Automatic word search when new content is discovered on the clipboard is included and functional – to some extent. This “Automatic Clipboard Translate” is likely to cause the frustration, because of the way it works. Upon copying an Italian word, the software looks it up and marks it in the list, but in order to see the definitions and explanation, you have to click on the headword. We expect that the program automatically lists the definitions. Needless to say that this is poorly done and it will prove to be of little use: one might as well paste the word directly in the software, which makes clipboard monitoring needless, and a whole process waste of time.

Content

MSDict Pocket Oxford Italian Dictionary is an Oxford dictionary. Users seeking, above all, quality reference will be pleased that the acclaimed publisher has yet another software edition. Even more, Mobile Systems offers Oxford dictionaries and reference software for several portable platforms (PalmOS, Pocket PC, Symbian etc.).

All headwords have stress notation within the word itself (for example: dizio’nario). While there is no pronunciation or IPA translation, there is a humble English and Italian pronunciation guide. It is minimal and thus good as a reference only. The explanations and meanings are formatted for legibility: part of speech is marked with bigger font and different color, Italian headwords and phrases are in bold, while abbreviations and notes are in gray italic.

The content covers “over 80,000 words and phrases, and over 100,000 translations” (quotation from the publisher’s site) which is great for this dictionary class, with the observation that more examples of usage would be welcome.

Technical overview

Surprisingly, technical realization of this dictionary is not very good. For a simple software like this, installation and settings should be flawless. Unfortunately, we have encountered issues on Windows XP SP2, where installation procedure fails to set up the program correctly for the users. During our testing, only the administrator could start the MSDict and load the Italian dictionary. We were also disappointed to see that the program does not offer basic learning aids, like bookmarks, wordlist or simple flashcards tool.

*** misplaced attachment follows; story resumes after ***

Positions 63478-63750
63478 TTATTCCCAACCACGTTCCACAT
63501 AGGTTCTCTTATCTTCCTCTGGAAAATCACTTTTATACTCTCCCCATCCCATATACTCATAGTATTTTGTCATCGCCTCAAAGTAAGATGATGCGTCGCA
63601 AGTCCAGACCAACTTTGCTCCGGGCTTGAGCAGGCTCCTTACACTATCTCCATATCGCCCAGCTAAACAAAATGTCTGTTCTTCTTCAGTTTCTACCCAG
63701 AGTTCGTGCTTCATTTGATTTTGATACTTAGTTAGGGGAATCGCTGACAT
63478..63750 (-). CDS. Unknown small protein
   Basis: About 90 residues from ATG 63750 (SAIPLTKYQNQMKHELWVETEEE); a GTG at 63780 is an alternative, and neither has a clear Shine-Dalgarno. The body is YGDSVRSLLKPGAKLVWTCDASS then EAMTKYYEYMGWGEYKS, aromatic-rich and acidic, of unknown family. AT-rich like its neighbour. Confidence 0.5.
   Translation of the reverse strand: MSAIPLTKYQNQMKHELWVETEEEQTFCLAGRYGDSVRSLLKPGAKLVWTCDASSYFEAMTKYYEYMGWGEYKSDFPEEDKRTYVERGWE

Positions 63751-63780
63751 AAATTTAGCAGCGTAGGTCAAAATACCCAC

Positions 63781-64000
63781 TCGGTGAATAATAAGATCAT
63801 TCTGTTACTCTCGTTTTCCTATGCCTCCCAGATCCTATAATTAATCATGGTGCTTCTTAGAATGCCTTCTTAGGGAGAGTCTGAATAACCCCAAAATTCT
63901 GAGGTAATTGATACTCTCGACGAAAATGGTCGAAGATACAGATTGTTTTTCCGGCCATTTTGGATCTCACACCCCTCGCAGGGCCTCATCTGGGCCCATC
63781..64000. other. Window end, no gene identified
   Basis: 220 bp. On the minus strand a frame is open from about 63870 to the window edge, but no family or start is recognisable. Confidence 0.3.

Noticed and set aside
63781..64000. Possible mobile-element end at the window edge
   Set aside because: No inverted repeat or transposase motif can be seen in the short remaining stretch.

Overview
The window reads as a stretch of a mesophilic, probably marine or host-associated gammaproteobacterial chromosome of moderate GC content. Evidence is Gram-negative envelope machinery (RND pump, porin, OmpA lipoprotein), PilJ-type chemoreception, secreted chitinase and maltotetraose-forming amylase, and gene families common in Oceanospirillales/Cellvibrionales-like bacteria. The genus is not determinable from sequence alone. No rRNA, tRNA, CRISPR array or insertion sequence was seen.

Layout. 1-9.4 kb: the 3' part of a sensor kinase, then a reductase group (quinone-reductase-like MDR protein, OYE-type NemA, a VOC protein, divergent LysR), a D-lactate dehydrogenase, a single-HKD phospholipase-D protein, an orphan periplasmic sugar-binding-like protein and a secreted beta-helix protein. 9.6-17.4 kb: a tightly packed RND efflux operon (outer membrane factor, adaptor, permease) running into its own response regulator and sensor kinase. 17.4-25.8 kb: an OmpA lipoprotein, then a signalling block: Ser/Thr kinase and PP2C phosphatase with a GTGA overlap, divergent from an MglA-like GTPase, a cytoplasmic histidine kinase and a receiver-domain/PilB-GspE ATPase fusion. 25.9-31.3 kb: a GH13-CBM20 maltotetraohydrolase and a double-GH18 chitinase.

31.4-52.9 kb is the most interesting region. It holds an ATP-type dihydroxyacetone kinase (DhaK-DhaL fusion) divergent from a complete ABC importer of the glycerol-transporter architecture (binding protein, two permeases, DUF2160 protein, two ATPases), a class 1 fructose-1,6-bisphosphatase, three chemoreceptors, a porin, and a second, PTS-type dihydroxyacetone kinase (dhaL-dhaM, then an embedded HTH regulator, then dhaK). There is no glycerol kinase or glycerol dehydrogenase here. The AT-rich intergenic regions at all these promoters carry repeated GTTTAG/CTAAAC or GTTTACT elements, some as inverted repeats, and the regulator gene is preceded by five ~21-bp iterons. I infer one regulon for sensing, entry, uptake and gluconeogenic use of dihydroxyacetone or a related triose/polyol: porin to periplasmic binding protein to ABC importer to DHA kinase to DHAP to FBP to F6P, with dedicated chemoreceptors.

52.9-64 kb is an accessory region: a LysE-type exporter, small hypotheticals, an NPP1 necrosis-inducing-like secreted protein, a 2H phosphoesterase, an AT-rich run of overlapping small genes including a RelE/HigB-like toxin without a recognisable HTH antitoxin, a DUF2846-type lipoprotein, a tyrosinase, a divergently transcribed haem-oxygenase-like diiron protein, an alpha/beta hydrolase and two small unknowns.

Good side of the thing is that MSDict is lightweight program that will not infest your computer with unwanted software.

Conclusion

Is this dictionary worth the money? It depends. If you are a beginner or an intermediate level learner of Italian language this type of dictionary is for you, but will you like the product? No doubt, Oxford stands as an authoritative reference, but is that enough for the software? We think that in terms of use and technical quality users deserve better products. The glitch with clipboard makes automatic search unusable, which slows down the work. This would be the biggest flaw of the MSDict Pocket Oxford Italian Dictionary. We could also mention the inability of the program to look up correctly a word copied with surrounding space characters.

If you need good low-weight Italian e-dictionary by an established publisher because you are unable to use the Internet language resources, and in the same time you find looking up in printed editions too time consuming – buy this product. Our opinion is that you will be satisfied, especially if you do not deal with Italian language frequently.

Other uses might wish to try other products, especially until all bugs are resolved in this program and more functionality is added. If you consider the price and compare it with the program’s doubtful usability, you could try the original Oxford Pocket Dictionary which has richer extra content. We hope that Mobile Systems will continue to deliver good software, both for mobile devices and, of course, personal computers.

Links

MSDict Pocket Oxford Italian Dictionary homepage (opens in new page).

Sceenshot of the main window
Sceenshot of the main window

It’s about enthusiasm, language and programming – pyLatinam

pyLatinam is a module (program) written in Python programming language. A natural language (Latin) is described by a formal language (Python) to make a software that creates inflections.

As its name says, pyLatinam is about Latin language. Word latinam is in accusative, a case that often functions as an object of a sentence, thus describing program’s concept. The idea is that users provide basic form of the word whilst the program returns cases of nouns, various tenses of verbs, etc. In the development stages of the pyLatinam there are many bugs, but that will improve as the new versions arrive.

This young project is free, open source (BSD License) and OS independent. It can be used on Windows, Linux or any other system that supports Python language (and most systems do). The program is being written as the enthusiastic result of interest in language and programming, and by no means attempts to rewrite whole Latin Grammar into one program. At least not yet.

This project is no longer maintained.

If you are interested to see how all this works visit http://latin.languagebits.com That is where the code and instructions are located. For those more technically inclined here is: API documentation for pyLatinam.

A noun declined in pyLatinam
Declined noun in a console (click the picture to enlarge)

See more articles about Automated Latin Grammar.